Q&A with new Waukesha Mayor Shawn Reilly, Pt. 2
He outlines his take on downtown, water, business development and goals
Shawn Reilly has been an attorney his entire life.
Waukesha's new mayor says going to law school has taught him to break any type of problem down effectively.
"The method of teaching is helpful for anyone who wants to be problem solvers," said Reilly, who will be sworn in as Waukesha's mayor on Tuesday, April 15, at City Hall.
Reilly talked about using this problem-solving approach and what problems he wants to solve in part two of his sit-down interview with Waukesha NOW.
You were heavily involved in the downtown Waukesha Business Improvement District. As the mayor, what are your plans for bringing property owners and business owners together?
In regard to mending fences in what may be two sides to downtown, that really isn't the mayor's job. My job will be to make sure both sides have a fair and level playing field and encourage both sides to discuss the issues and to try for both of these groups to figure out how they get along. It isn't going to be me telling them how they're going to get along. They're going to have to figure out how to get along.
But I'm going to be fair about it. I'm not going to be picking sides. More than anything it's going to be making sure if there are issues, they're allowed to be discussed and brought to the table. A lot of these issues don't have to be city issues.
There's been a lot of focus downtown. The city isn't just a downtown. My hope is that the people who are invested in the downtown figure out how to work together and that the mayor and the city not be deciding the issues unless it's required to be decided by the city.
Where do you see the downtown in four years?
There will always be things that need to be addressed downtown but I do see the downtown continuing to be vibrant. I'm hoping even more vibrant. I'm hoping we'll have more people using and spending money in the shops and restaurants and less vacant storefronts. Part of that is the economy, part of that is people coming back to downtown. I'm confident we can figure something out that the streets are kept clean, that the city's infrastructure is well maintained. I think it will end up being better, more inviting.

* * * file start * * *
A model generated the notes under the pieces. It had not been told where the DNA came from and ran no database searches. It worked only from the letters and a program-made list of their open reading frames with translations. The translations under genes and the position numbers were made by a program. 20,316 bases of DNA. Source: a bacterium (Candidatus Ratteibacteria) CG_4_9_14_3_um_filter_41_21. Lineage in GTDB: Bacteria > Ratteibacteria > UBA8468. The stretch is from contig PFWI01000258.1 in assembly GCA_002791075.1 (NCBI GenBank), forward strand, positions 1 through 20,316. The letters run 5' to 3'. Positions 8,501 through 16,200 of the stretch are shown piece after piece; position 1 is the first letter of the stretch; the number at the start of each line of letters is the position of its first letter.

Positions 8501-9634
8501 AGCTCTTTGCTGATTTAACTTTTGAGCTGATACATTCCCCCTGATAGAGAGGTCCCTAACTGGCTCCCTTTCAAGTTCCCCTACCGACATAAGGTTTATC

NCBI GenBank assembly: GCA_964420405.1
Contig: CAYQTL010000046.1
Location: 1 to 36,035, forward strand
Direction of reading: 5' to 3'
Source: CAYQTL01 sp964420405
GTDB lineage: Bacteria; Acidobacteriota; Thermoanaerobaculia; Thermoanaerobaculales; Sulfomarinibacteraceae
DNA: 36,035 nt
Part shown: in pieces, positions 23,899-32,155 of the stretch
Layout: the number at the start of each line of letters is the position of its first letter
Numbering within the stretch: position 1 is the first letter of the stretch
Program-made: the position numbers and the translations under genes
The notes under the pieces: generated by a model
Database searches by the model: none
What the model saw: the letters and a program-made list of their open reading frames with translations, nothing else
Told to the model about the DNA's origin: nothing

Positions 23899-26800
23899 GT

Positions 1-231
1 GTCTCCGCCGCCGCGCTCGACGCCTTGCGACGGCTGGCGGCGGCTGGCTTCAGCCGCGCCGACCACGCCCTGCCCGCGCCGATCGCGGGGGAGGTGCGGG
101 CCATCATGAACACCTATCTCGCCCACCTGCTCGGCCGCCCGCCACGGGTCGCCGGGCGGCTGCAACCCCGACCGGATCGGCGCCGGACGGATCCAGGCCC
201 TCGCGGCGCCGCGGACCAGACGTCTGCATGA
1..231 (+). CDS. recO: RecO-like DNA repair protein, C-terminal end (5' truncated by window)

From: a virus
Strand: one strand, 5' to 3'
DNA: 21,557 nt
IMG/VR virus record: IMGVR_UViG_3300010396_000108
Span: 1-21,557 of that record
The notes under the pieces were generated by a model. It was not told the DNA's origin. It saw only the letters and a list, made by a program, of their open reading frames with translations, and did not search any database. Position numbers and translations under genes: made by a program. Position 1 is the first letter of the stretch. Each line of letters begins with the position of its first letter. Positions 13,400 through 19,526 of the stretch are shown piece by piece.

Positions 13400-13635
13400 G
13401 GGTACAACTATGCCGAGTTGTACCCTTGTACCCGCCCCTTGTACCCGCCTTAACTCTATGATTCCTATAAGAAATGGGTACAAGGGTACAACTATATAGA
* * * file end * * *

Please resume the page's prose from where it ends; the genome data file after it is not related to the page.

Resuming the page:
Construction will make this difficult in the interim, though, right?
The next two years are going to be tough for downtown, because we know this year you're going to have Clinton Street basically ripped to pieces. Next year you're going to have Main Street and that is going to hurt a lot of businesses. It will be a lot better when it is all completed, but construction is difficult and sometimes a killer for retail business, because if people aren't going to be walking through their door the way they were before they don't have a way to make money. However, the city is in a position where they have to fix the roads. That's going to be difficult for the businesses to weather this year.
Vacancies were popping up more before construction started. How do you combat that?
Yeah, I think there have been more vacancies downtown. I'm not going to go into whether there were disputes with landlords. I have a good idea of what the rents are. I think they're reasonable. I think some of the small businesses that have left for whatever reason and new small businesses haven't come in overall. It's skewing toward more leaving and less coming in and I see that changing big-time once all the construction is done. But right now it will be difficult for a business to come in when they see the streets being ripped up.
What will the reporting structure be between you and the city administrator and what type of relationship do you want to have with Ed Henschel?